Confrontation with Greed

Though the Amalekite thought he had managed a ‘financial coup’, he grossly miscalculated the affections of David as each fictitious incident pierced David’s bountiful heart.  But momentarily, focus on this Amalekite. 

Being deluded by his selfishness, his greed was his demise; as he thought only of some material reward.  However, “…what will it profit a man if he gains the whole world and forfeits his soul? Or what will a man give in exchange for his soul?” (Mat 15:26).  He robbed the dead, assuming great spoil, but lost his soul.  The outward man is perishing; our mortal bodies are corruptible, soon to decay and return to dust.  “Life is short, death is sure; sin the cause, Christ the cure” (Herman Petrecca, a friend).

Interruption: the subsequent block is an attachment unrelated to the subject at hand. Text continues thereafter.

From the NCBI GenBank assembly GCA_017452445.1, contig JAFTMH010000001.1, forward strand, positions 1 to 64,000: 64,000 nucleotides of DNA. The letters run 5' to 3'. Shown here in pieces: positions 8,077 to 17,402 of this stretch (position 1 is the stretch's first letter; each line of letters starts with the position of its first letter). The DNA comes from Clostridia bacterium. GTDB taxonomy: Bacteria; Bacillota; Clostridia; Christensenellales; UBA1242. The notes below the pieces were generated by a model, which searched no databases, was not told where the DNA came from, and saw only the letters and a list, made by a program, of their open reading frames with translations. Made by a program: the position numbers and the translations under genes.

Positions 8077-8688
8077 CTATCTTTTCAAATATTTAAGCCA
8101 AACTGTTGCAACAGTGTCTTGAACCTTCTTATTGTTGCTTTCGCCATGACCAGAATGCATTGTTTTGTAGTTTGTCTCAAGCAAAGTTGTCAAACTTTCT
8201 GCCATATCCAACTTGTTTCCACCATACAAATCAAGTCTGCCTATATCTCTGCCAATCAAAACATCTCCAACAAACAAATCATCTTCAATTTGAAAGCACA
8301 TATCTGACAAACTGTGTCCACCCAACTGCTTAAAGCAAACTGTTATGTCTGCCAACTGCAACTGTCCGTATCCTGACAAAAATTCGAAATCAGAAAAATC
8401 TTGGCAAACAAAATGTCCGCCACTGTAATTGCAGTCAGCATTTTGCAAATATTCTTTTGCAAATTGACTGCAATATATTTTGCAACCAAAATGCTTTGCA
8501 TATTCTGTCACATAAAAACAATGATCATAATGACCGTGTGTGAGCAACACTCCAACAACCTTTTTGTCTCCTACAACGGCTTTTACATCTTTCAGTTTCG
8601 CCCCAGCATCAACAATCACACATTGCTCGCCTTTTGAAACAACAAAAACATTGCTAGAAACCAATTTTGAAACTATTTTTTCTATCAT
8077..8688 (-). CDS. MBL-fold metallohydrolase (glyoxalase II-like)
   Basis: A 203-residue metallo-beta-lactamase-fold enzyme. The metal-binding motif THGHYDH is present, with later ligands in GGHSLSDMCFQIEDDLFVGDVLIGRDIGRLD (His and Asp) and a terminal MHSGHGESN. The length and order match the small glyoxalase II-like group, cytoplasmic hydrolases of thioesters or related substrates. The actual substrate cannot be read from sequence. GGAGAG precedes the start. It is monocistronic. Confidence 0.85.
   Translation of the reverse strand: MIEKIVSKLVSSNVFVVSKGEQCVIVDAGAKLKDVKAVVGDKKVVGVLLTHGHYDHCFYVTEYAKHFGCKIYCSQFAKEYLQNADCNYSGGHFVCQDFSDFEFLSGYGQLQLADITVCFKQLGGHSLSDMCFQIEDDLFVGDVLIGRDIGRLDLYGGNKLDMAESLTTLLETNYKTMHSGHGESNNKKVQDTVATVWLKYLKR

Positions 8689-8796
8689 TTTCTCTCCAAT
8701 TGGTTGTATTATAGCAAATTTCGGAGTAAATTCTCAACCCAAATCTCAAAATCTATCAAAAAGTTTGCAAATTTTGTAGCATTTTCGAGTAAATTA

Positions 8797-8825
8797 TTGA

Truly, we are living in perilous times:

But know this, that in the last days grievous times shall come. For men shall be lovers of self, lovers of money, boastful, haughty, railers, disobedient to parents, unthankful, unholy, without natural affection, implacable, slanderers, without self-control, fierce, not lovers of good, traitors, headstrong, puffed up, lovers of pleasure rather than lovers of God; holding a form of godliness, but having denied the power therefore. From these also turn away” (2nd Tim 3: 1-5).

No wonder the Lord Jesus declared, “Let the dead bury the dead”.  To invest one’s life in self preservation is to loose it; there is no perpetual value.